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woman,” demurred Shaibalini, “how can I take food touched by you?" [1]

The servant went away and informed the Englishmen about the matter. “Isn’t there any Brahmin in any of the boats?” enquired Amyatt.

“There is a Brahmin sepoy,” said the servant, “and there is a Brahmin prisoner also.”

“If any of them has got boiled rice, let her have some,” said the Englishmen.

At first the servant took her to the sepoy. The sepoy had nothing to give. Then he took her to the boat where the Brahmin prisoner had heen kept.

The prisoner was Protap Roy. In a small skiff Protap Roy was alone. Sentries were mounting guard fore, aft and all, and inside there was darkness.

“Ho, Brahmin, are you there?” shouted the servant.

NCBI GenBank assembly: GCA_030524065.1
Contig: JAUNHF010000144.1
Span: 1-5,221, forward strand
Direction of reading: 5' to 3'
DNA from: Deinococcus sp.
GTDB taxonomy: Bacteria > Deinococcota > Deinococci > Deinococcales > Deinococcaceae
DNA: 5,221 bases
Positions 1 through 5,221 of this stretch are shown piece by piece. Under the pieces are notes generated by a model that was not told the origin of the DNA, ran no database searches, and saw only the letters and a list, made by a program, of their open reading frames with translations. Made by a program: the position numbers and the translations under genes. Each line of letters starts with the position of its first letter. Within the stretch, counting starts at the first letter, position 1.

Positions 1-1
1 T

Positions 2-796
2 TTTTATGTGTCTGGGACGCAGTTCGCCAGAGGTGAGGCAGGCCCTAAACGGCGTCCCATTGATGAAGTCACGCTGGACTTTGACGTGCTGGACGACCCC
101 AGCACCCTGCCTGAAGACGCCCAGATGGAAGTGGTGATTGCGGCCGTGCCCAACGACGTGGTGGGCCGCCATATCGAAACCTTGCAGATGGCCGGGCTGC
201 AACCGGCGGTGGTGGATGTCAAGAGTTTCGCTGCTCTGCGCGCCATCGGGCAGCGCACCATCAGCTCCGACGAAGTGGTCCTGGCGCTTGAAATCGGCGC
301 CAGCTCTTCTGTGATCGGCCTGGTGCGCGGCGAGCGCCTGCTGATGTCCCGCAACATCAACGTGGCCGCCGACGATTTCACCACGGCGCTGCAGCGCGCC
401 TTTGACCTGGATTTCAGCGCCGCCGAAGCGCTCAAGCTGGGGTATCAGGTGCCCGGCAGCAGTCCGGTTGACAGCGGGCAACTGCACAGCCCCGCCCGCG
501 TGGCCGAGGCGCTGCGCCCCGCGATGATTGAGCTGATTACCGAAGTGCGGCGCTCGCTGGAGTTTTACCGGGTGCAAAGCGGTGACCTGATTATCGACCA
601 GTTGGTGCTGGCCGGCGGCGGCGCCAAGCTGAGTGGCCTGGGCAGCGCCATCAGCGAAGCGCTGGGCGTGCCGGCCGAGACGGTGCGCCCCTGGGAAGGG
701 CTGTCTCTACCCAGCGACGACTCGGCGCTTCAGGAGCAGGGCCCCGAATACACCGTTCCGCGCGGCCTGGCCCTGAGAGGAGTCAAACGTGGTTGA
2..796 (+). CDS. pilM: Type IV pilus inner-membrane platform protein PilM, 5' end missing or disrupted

“What do you want?” asked Protap.

“Have you got any rice left in your pot?”


“A Brahmin woman is fasting, can you let her have some? ”'

Protap also had no rice left. But he did not acknowledge it and said, “Yes, I can. Ask somebody to take of my handcuffs.”

The servant asked one of the sentries to remove the handcuffs. “Get me the order first,” objected the latter.

The servant went away to procure the necessary order. Who ever took the trouble of bothering himself so much for a stranger? Particularly, Peer Bux was an Englishman’s servant, and he would not willingly do a

  1. According to the caste rules of the Hindus a Brahmin cannot take food touched by a non—Hindu.